May 29, 2020
Image: Wikimedia Commons
Good morning! This Friday, what Facebook and Google want from India, a whole bunch of troubles at WeWork, and SoftBank's back to its old ways. Want Index in your inbox each morning? Subscribe here.
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If the 2010s were about Chinese tech, the 2020s look set to be about India. A huge battle is unfolding in the world's second most populous country, with local companies and foreign giants alike duking it out for control of its rapidly digitizing economy.
The best example of that is Jio Platforms, which has received around $10 billion of investment in the last five weeks, with another $5.5 billion reportedly on its way. Today on Protocol, I have a long piece explaining what exactly investors are betting on.
The network now has almost 400 million subscribers, and it's started to offer them a range of digital services like mobile wallets, remote education and online healthcare.
For Facebook, this is almost existentially important. With China off the table, India presents Facebook's last big growth opportunity. Being able to sell ecommerce ads, as well as make money from WhatsApp Pay, is Facebook's big chance at being able to monetize that opportunity.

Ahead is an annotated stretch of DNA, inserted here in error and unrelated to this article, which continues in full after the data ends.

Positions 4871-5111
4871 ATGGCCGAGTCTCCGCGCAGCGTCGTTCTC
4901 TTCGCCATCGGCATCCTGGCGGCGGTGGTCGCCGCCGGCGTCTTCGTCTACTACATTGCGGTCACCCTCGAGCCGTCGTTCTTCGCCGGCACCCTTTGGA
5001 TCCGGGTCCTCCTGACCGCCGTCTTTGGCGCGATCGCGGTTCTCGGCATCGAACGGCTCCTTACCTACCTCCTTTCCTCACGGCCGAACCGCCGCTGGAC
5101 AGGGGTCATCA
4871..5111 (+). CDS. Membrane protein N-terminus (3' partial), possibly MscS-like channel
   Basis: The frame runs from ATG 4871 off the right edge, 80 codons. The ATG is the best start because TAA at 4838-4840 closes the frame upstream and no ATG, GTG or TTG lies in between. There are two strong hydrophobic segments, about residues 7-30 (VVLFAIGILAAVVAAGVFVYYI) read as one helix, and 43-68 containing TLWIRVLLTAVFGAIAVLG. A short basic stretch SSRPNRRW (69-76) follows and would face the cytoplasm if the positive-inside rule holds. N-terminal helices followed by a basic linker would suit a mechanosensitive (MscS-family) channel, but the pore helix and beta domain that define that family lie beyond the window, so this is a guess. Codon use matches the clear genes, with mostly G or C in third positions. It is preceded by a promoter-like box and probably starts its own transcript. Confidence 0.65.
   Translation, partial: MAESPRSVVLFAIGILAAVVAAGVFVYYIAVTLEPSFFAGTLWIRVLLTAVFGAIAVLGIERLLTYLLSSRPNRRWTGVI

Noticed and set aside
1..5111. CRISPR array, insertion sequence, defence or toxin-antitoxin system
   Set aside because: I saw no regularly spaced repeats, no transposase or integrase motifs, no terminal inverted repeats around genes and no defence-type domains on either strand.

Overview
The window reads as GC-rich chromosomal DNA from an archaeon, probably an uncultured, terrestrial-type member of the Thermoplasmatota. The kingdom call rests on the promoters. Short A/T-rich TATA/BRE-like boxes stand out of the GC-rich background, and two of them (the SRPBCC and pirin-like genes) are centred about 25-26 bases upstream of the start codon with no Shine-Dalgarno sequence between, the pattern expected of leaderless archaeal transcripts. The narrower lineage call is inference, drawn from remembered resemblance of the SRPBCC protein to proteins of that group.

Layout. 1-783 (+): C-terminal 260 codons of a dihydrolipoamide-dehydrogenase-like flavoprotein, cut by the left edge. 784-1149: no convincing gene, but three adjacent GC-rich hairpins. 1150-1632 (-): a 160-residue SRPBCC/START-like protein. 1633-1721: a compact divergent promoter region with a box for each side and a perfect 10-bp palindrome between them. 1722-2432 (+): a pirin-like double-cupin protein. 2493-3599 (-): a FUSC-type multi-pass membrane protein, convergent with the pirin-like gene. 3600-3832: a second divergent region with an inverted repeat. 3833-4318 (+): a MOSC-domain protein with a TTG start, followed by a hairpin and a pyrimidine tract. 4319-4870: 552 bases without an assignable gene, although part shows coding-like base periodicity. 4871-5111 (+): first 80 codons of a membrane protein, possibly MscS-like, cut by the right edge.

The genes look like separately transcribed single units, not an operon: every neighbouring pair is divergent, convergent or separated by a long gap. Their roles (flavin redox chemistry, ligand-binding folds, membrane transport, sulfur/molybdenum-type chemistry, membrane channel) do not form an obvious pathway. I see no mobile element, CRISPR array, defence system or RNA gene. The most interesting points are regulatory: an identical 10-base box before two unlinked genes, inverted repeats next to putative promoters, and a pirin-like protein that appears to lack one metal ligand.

But it's not going to be easy. Keep reading to find out why.
Something I wondered before writing this piece is why Facebook needs Jio — why doesn't it just take over India by itself?
India's a very complicated market, and it seems Facebook's learned that it's easiest to crack with a local partner. That'll likely prove true, especially with one as dominant as RIL.
If Google does get involved, Jio will find it even tougher to execute its already ambitious plans to build a giant ecosystem — one which Bharti and Vodafone also want to build.
Investors are clearly happy to offer up the capital. So now it's just a matter of time…
In some ways, today feels like a welcome return to the Before Days. SoftBank is involved in a weird WeWork dispute; it's investing a ton of money in a futuristic self-driving car company; and it doubled its top Vision Fund exec's salary to $15 million last year. (As a reminder, the Vision Fund lost $13 billion last year.) It's all very classic SoftBank, and I'm glad we've quickly moved on from that whole "profitability is important" spiel. With everything else haywire, some things have to remain constant.